The DOL Proposes Rule to Once Again Increase Salary Thresholds for Overtime Exemption
The last two presidential administrations have issued rules to increase the salary threshold for exemption from overtime under the Fair Labor Standards Act. While the Obama-era rule mandating a significant increase was ultimately struck down by a federal court, the Trump-era rule requiring a much smaller increase is now law. The Biden administration joined this trend on August 30, 2023, when the Department of Labor released a proposed rule that would increase the standard salary threshold from $684 per week ($35,568 per year) to $1,059 per week ($55,068 per year). The duties test for exemption will not be affected by this rule. The proposed rule increases the threshold for “highly compensated employees” from $107,432 to $143,988. The rule also proposes automatic increases for the salary thresholds every three years to reflect changes in the average earnings. The DOL believes this rule will extend overtime pay to 3.6 million salaried workers.
There will now be a 60-day public comment period on the proposed rule before the DOL issues a final rule. Once the DOL issues a final rule, it is highly likely that it will face numerous legal challenges, especially since the proposed rule goes further than the Obama-era rule that was struck down by the courts. Although it may be some time before any salary increase is legally mandated under this rule or some similar version of it, employers should monitor this rule’s progress and begin considering any effect it may have on your workforce. We will also be monitoring the rule and issue updates as necessary.
Written By Breanna Young
EEOC Issues Proposed Regulations Relating to the Pregnant Workers Fairness Act
The Pregnant Workers Fairness Act (“PWFA”) went into effect on June 27, 2023. The U.S. Equal Employment Opportunity Commission (“EEOC”) has now issued a Notice of Proposed Rulemaking (“NPRM”) to implement the PWFA and to provide guidance to employers. The NPRM is available at
The PWFA, which is administered and enforced by the EEOC, requires covered employers to provide reasonable accommodations to a worker’s known limitations related to pregnancy, childbirth, or related medical conditions, unless the accommodation will cause the employer an undue hardship. This law builds upon the existing protections against pregnancy discrimination under Title VII, the ADA, and the Pregnancy Discrimination Act. This is the first law that specifically requires reasonable accommodations for routine pregnancy. The EEOC’s proposed rule addresses each element of this requirement. The proposed rule provides examples of reasonable accommodations required by the PWFA, including:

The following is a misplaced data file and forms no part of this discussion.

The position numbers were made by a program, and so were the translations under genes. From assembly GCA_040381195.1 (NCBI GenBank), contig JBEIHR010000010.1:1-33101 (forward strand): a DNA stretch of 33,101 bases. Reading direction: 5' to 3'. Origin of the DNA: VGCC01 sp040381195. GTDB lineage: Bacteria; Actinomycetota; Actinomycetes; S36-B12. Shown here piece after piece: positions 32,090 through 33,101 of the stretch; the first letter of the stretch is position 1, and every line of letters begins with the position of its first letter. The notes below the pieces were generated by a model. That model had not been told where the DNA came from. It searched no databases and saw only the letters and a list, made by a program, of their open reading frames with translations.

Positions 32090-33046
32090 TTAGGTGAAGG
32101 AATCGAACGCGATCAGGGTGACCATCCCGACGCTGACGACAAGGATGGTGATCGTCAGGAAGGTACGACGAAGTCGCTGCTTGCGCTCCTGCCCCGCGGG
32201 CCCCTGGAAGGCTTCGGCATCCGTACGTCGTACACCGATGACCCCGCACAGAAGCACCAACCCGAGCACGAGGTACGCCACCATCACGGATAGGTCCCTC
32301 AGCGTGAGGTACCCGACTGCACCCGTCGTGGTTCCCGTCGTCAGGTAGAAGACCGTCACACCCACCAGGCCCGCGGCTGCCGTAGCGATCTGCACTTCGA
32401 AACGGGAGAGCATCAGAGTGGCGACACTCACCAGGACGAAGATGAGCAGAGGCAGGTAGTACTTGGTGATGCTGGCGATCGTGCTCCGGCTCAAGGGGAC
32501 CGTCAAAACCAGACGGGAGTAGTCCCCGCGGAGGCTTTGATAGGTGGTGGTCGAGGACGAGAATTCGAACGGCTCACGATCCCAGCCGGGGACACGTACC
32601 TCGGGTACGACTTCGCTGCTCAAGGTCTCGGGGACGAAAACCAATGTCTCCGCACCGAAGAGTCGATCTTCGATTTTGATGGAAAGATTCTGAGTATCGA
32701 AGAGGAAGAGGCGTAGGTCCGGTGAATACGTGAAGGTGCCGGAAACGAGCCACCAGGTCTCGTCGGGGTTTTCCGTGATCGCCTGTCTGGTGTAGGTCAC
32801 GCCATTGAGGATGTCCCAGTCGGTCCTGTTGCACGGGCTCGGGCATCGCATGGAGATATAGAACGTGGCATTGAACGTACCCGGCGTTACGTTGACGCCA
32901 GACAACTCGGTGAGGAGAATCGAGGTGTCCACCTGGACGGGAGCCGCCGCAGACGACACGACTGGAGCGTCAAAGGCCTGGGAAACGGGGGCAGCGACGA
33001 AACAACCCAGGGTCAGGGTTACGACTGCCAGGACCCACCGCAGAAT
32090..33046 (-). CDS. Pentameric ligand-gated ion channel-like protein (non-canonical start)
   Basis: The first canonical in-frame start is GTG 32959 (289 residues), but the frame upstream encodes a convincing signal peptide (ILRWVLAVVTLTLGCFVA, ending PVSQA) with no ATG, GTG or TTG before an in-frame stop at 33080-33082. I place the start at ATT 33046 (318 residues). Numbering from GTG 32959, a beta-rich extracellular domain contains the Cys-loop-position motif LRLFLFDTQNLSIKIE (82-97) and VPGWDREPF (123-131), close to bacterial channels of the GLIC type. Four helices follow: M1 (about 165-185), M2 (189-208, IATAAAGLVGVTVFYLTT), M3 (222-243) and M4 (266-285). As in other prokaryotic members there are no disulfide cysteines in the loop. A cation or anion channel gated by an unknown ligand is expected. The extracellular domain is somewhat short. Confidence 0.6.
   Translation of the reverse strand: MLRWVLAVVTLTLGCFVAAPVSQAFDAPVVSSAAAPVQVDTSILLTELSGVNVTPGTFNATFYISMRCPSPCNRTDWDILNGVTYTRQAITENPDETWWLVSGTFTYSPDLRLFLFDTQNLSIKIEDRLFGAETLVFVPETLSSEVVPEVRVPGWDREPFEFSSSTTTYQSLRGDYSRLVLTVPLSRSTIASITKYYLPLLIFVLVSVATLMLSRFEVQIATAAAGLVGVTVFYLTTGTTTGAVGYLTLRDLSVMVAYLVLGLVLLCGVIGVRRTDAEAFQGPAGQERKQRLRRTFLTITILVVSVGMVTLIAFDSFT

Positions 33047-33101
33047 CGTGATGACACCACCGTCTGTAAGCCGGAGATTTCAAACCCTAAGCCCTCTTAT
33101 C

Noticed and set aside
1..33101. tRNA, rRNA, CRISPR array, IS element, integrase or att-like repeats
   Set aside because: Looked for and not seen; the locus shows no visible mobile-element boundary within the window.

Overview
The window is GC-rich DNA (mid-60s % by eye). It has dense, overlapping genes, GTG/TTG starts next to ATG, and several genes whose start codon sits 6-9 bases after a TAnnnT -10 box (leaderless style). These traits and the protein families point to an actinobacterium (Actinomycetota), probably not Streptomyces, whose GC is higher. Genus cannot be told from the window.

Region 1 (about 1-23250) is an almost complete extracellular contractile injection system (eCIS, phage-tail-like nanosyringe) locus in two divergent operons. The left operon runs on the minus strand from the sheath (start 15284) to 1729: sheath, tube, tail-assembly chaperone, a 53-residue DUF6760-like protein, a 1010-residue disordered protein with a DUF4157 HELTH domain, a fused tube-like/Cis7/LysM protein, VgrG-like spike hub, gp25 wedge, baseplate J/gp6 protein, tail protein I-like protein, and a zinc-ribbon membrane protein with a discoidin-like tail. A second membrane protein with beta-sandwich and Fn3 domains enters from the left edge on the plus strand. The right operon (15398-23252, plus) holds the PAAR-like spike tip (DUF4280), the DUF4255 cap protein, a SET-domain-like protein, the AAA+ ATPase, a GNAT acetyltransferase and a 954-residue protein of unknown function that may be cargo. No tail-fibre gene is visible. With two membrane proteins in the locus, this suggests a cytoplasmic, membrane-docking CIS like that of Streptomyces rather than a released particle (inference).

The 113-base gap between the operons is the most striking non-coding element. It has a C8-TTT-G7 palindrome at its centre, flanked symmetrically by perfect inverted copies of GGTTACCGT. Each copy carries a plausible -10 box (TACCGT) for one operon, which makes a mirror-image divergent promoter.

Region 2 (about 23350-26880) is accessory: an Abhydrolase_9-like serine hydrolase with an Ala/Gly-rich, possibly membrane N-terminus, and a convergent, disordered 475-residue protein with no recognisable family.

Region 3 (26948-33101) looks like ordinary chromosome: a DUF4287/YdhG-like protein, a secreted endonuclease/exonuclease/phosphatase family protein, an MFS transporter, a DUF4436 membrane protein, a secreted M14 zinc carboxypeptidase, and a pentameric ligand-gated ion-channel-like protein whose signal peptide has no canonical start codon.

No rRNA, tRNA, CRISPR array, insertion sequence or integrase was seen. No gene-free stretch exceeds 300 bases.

- Frequent breaks;
- Sitting or standing;
- Schedule changes, part-time work, paid and unpaid leave;
- Light duty;
- Making existing facilities accessible or modifying the work environment;
- Job restructuring;
- Temporarily suspending one or more essential function;
- Acquiring or modifying equipment, uniforms, or devices; and
- Adjusting or modifying examinations or policies.
Like under the ADA, “undue hardship” generally means significant difficulty or expense for the operation of the employer. The proposed rule outlines additional factors to be considered when determining whether undue hardship exists for the employer in accommodating an employee’s temporary inability to perform an essential function. These factors include:
- Consideration of the length of time that the employee or applicant will be unable to perform the essential function(s);
- Whether there is work for the employee or applicant to accomplish;
- The nature of the essential function, including its frequency;
- Whether the employer has provided other employees or applicants in similar positions who are unable to perform essential function(s) of their positions with temporary suspensions of those functions and other duties;
- If necessary, whether there are other employees, temporary employees, or third parties who can perform or be temporarily hired to perform the essential function(s) in question; and
- Whether the essential function(s) can be postponed or remain unperformed for any length of time and, if so, for how long.
The proposed rule also identifies a limited number of simple modifications that will, in virtually all cases, be found to be reasonable accommodations that do not impose an undue hardship when requested by an employee due to pregnancy. These modifications in the proposed rule are:
- Allowing an employee to carry water and drink, as needed, in the employee’s work area;
- Allowing an employee additional restroom breaks;
- Allowing an employee whose work requires standing to sit and whose work requires sitting to stand; and
- Allowing an employee breaks, as needed, to eat and drink.
The NPRM is open for public comment until October 11, 2023. The EEOC will then be required to finalize and issue regulations by December 29, 2023. In the meantime, employers can use this proposed rule as insight into how they should be considering accommodations for pregnant employees. Since the PWFA is already in effect, employers have a legal duty to comply, even before these regulations are finalized. Employers should implement the PWFA by updating their accommodations policy to include known limitations related to, affected by, or arising out of pregnancy, childbirth, or related medical conditions, as well as their non-retaliation policies. Employers should also educate their supervisors and managers on obligations under the PWFA and the appropriate procedure for responding to accommodation requests. As with accommodation requests under the ADA, PWFA accommodations will require an individualized assessment – no situation will be exactly the same. As always, we are here to help as you navigate the implementation of this law.
Written By: Grace Ann Azar
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